Queen Mary researchers awarded major funding for studies on mitochondrial DNA and asbestos-related lung cancer
Dr Sarah Martin has been awarded the prestigious Medical Research Council New Investigator Award to elucidate the role of a number of DNA repair genes in the maintenance of mitochondrial DNA integrity and cancer.
Over £420,000 has been generously awarded over a three-year period to Dr Martin, who works at the Barts Cancer Institute (part of the School of Medicine and Dentistry at Queen Mary, University of London), and it includes funding for a postdoctoral position.
Mitochondria are known as the power-houses of the cell, generating the energy required for cellular processes. To date, although many mutations in mitochondria DNA have been associated with cancer, there is little known about the exact way in which mitochondrial DNA mutations may give rise to tumours. Dr Martin and her team have identified three genes, which were previously associated with cancer, that can regulate mitochondrial DNA levels.
The funding will enable them to investigate how these identified genes can regulate mitochondrial DNA levels and determine the impact of this regulation on tumour development. The research will also provide fundamental insight into how mitochondria may be a therapeutic target for certain cancers.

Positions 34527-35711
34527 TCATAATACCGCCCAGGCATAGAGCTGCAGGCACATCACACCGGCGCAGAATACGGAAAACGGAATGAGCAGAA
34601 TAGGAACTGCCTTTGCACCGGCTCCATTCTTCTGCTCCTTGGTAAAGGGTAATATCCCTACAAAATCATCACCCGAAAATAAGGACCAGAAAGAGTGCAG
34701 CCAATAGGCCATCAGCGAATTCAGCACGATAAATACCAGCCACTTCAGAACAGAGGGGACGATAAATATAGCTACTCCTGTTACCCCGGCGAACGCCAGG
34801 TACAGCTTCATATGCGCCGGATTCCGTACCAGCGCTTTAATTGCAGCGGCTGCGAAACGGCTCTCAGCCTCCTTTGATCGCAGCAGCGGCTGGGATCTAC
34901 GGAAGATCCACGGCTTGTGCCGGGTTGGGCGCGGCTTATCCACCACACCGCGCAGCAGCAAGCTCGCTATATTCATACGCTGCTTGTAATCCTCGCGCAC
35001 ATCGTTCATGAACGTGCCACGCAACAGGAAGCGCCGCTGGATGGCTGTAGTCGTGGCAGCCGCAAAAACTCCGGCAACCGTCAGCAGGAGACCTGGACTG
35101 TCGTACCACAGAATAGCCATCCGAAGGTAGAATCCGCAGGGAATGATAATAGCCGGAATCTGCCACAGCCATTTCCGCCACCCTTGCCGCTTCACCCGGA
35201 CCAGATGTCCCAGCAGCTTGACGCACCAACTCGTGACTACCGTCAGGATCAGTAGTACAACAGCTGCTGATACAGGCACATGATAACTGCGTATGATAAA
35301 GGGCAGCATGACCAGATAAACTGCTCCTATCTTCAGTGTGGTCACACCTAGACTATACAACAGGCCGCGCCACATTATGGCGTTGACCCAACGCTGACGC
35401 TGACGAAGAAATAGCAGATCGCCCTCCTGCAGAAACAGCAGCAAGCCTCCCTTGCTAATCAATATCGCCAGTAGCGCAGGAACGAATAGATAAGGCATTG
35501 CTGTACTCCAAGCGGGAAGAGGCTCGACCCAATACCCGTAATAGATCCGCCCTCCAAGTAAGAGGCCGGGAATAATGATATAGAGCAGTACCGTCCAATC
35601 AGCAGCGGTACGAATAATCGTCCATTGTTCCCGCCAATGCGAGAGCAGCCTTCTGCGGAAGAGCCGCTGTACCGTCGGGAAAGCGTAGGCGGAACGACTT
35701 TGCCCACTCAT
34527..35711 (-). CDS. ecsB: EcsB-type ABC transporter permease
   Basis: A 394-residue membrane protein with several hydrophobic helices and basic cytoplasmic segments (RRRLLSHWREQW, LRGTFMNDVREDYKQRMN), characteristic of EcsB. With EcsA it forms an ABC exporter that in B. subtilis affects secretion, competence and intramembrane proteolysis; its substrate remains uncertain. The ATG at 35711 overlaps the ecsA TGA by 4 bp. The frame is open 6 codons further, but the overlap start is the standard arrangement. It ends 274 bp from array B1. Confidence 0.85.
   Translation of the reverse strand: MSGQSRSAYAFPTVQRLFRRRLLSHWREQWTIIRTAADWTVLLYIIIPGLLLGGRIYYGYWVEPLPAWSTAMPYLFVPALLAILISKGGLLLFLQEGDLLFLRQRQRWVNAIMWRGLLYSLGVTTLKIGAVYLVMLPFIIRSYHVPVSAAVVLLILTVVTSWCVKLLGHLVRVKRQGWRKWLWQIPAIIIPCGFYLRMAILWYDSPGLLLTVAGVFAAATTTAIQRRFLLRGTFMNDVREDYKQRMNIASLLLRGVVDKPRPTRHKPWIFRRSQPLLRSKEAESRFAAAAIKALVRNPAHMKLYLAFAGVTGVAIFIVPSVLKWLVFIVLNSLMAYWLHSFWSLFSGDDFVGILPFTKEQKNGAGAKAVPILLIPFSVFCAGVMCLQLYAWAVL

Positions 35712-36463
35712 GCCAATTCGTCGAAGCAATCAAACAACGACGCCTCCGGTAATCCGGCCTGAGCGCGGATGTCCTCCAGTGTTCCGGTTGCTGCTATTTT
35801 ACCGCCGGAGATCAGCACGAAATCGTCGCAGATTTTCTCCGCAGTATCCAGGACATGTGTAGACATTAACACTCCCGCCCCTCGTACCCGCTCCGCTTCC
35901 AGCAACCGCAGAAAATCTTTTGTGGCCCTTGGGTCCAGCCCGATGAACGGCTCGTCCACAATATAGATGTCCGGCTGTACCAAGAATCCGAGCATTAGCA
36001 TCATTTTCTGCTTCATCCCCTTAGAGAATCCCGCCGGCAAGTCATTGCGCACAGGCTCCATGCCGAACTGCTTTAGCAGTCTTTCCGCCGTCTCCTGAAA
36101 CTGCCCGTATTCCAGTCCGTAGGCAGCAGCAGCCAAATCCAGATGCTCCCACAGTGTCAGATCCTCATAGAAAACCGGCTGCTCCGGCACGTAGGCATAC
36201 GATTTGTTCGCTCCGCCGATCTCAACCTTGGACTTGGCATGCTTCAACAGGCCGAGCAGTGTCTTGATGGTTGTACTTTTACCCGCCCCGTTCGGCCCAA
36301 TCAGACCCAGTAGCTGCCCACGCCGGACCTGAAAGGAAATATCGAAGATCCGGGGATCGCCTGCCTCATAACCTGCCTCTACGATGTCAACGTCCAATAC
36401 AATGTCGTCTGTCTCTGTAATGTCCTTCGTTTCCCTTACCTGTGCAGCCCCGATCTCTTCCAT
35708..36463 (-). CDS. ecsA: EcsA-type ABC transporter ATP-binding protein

In addition, the British Lung Foundation and the June Hancock Mesothelioma Research Fund have awarded Dr Martin in collaboration with Dr Peter Szlosarek, approximately £180,000 to fund a postdoctoral position to identify new drugs for the treatment of malignant pleural mesothelioma.
Pleural mesothelioma is a rare cancer that develops in the lining of the lungs and is caused by exposure to asbestos. Currently, the prognosis for these patients remains poor with an average survival time of 12-14 months with current chemotherapy regimes. Therefore, there is a critical clinical need to identify new therapeutic strategies for this tumour type. An enzyme called the arginine synthesis enzyme (ASS1) does not function properly in approximately 50 per cent of mesotheliomas. This study will utilise an approach known as “synthetic lethality” to identify novel compounds that can selectively kill mesothelioma cells deficient in ASS1, whilst not harming the normal cells. This type of targeted therapeutic approach can reduce the harmful side-effects often associated with current chemotherapies.
Taken together, these awards will enable Dr Martin and her team to increase their understanding of the genetic mistakes that lie at the heart of cancer, and use this knowledge to find more effective ways to target the disease.
Postdoctoral positions will be advertised through the Queen Mary Teaching and Research Jobs website.
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